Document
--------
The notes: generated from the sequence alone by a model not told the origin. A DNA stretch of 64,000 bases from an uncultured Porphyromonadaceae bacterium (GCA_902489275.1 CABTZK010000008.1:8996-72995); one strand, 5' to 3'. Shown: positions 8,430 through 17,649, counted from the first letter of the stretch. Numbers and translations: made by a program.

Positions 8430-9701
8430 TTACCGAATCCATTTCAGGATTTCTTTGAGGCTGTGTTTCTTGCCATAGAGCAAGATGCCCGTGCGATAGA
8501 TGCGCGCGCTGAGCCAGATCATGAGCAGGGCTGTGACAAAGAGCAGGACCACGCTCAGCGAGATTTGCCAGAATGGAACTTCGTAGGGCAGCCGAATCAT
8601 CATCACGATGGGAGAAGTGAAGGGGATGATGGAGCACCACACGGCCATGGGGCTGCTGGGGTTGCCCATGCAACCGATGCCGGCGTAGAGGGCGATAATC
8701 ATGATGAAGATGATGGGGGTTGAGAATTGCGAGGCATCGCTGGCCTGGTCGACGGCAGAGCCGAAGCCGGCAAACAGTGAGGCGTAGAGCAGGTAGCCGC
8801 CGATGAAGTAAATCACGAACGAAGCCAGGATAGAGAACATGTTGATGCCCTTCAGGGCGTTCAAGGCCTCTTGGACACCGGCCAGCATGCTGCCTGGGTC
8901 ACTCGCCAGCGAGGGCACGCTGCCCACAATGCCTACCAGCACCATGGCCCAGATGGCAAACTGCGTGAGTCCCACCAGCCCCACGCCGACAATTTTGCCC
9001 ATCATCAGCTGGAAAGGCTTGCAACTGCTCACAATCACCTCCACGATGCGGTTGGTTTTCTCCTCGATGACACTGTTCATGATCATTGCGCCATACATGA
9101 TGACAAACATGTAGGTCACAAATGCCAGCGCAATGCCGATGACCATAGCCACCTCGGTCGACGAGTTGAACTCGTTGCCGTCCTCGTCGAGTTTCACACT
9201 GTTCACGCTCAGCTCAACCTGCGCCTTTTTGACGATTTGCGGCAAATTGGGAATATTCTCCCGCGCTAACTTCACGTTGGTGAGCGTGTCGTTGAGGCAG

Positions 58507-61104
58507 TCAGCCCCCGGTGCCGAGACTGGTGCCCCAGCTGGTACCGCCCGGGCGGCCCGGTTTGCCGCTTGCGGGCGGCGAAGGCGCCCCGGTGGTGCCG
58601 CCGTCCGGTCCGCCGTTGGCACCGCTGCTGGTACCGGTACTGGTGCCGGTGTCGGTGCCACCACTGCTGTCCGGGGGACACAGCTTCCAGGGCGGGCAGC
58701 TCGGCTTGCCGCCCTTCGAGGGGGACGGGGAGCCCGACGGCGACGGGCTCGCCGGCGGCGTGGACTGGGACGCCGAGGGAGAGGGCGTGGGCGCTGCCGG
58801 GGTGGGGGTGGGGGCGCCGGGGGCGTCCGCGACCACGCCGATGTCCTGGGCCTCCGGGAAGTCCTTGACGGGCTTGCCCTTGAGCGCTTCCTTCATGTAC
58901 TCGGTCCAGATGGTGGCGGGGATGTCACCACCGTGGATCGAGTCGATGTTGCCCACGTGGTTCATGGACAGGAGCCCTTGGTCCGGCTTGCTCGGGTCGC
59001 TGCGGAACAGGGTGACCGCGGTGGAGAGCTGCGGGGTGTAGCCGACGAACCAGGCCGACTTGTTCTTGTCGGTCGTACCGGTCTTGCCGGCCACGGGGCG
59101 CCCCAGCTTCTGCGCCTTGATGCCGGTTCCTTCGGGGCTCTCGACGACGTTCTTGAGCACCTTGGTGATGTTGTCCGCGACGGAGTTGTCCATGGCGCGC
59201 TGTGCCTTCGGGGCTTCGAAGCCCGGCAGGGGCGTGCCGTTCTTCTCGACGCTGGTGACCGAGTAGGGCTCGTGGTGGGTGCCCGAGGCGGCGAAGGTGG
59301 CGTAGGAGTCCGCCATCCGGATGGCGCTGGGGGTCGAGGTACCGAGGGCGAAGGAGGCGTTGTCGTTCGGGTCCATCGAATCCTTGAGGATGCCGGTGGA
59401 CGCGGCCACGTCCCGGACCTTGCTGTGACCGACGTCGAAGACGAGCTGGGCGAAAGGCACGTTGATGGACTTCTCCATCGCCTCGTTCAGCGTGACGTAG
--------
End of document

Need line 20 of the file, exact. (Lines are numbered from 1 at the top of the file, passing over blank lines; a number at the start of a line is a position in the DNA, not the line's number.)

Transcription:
59201 TGTGCCTTCGGGGCTTCGAAGCCCGGCAGGGGCGTGCCGTTCTTCTCGACGCTGGTGACCGAGTAGGGCTCGTGGTGGGTGCCCGAGGCGGCGAAGGTGG